Anybody who’s ever taken pen to paper has probably asked themselves: why on earth am I doing this? The endlessly reproducible medium of digital has decimated the old media model – forcing book, newspaper and magazine publishers to pivot to new business models. Writers no longer get big advances, lavish launch parties, or, frankly, the acclaim they once did. Writers are advised to create their own personal “brand” in order to generate sales. This means hours of content creation across social media, each day, cultivating an audience and developing an idealized persona that will sell. This means – more often than not – writing for free, for the promise of exposure.
The heart of the issue is that it is nearly impossible to make a living as an author without submitting one’s self to the cult of the “branded self.” Unless you’re trolling people on social and making incendiary Fox or CNN worthy soundbites, you probably won’t reach the critical mass of publicity which will allow you to become a bestseller, or to get more than nominal checks from newspapers and magazines. We writers, for the most part, have side hustles in the form of fulltime jobs in order to sustain our true vocation of writing.
I don’t necessarily lament the state of things. Hell, I’m publishing this piece on my own site, where I can instantly reach a global audience (and it only costs me about $12 a month in hosting fees). I can self-publish a book with utmost ease on Amazon. I can market myself on Instagram and Twitter. There are many advantages to this kind of freedom, which, if it doesn’t go the way of censorious China, is here to stay. We all have a soapbox we can climb onto, with the potential to speak to everybody.
As a veteran of the advertising world, one phrase I’ve heardad nauseum in boardrooms is “cutting through the clutter.” But how does this tactic, ahem, “cut through the clutter?” Advertisers always look for the spark in a campaign which will set them apart, which is why controversial messaging is so often co-opted. Even anti-capitalist messaging is co-opted for profit-driven brands (case in point: Pepsi’s ad with Kendall Jenner using #woke protest imagery).
A writer in this environment asks themselves the same question as the shark-eyed brand strategists in an advertising agency’s boardroom. It’s a Faustian bargain: Do you sell your soul and surf the #trending topic of the day? Or do you risk oblivion in a tsunami of content on the internet while remaining true to yourself?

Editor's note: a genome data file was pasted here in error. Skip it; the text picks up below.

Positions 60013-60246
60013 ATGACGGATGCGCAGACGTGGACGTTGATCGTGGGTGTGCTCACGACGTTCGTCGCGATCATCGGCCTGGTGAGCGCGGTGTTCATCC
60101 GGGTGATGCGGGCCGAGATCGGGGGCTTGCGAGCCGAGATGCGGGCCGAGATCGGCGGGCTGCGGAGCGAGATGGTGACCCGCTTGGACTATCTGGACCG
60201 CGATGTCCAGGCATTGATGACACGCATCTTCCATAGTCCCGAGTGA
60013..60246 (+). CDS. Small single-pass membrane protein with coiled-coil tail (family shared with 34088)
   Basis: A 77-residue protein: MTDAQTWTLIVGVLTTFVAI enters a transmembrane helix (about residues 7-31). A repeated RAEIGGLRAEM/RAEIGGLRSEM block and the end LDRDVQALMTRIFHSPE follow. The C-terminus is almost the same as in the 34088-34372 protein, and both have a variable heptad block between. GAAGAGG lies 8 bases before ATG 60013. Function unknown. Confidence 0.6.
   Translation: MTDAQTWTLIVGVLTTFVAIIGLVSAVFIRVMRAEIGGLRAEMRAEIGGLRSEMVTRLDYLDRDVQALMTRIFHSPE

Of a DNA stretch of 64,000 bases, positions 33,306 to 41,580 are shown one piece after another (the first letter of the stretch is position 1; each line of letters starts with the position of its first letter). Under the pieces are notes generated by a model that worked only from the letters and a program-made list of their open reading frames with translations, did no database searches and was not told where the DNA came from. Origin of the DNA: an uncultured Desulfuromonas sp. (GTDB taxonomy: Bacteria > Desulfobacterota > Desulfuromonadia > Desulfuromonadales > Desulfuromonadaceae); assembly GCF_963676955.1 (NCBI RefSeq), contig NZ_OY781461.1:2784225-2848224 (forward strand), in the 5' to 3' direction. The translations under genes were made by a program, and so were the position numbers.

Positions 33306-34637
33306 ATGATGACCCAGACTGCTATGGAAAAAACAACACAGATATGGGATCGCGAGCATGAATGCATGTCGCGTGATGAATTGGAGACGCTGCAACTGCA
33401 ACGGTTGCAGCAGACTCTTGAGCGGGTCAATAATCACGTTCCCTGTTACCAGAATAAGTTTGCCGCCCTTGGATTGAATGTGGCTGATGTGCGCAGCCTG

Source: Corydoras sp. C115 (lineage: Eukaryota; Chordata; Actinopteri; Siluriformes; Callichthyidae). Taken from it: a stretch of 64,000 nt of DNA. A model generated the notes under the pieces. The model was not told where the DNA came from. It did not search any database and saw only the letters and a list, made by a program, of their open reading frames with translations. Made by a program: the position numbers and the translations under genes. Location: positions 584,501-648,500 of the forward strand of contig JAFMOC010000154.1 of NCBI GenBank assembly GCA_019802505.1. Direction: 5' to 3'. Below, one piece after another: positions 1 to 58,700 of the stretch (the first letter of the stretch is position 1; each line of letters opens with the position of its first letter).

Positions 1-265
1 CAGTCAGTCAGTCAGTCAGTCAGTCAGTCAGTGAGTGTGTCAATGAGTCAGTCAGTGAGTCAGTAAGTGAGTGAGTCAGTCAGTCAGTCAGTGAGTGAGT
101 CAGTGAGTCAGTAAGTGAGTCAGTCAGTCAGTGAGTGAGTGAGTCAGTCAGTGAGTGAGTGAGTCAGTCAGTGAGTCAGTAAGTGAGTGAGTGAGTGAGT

You, dear writer, ask yourself again, “Why am I doing this?” If your answer is for fame and money, you probably belong in an ad agency writing copy. If you have the chops, and you’re mercenary enough, you can make six figures a year writing slogans and value propositions for brands you have no personal affinity with. It can be lucrative, but potentially soul-sucking. If your answer is, “I write because I have to,” be prepared for years of toiling in obscurity. Yes, there are always literary breakouts, the chosen few who can eschew self-immolation on social media. Those are few and very far in between.
As a writer – and not simply a wordsmith – you defy all logic. It simply doesn’t make economic sense. Your parents are baffled, disappointed and concerned. Your friends tolerate your requests for beta reads, but are mildly annoyed. Your colleagues and associates pity you. To top it off, you take on the burden of multiple fulltime jobs just by deciding to go on the journey. You never know where the journey will take you, or, if anybody will even notice your feats along the way. Self-doubt is your most constant passenger. Writing because you have to is an act of defiance against sensible people. It’s a hard road to travel, but potentially rewarding. Like stepping off the beaten path on a mountain trail, you might get lost if you follow your instinct, but maybe – just maybe – you might discover an untapped oasis.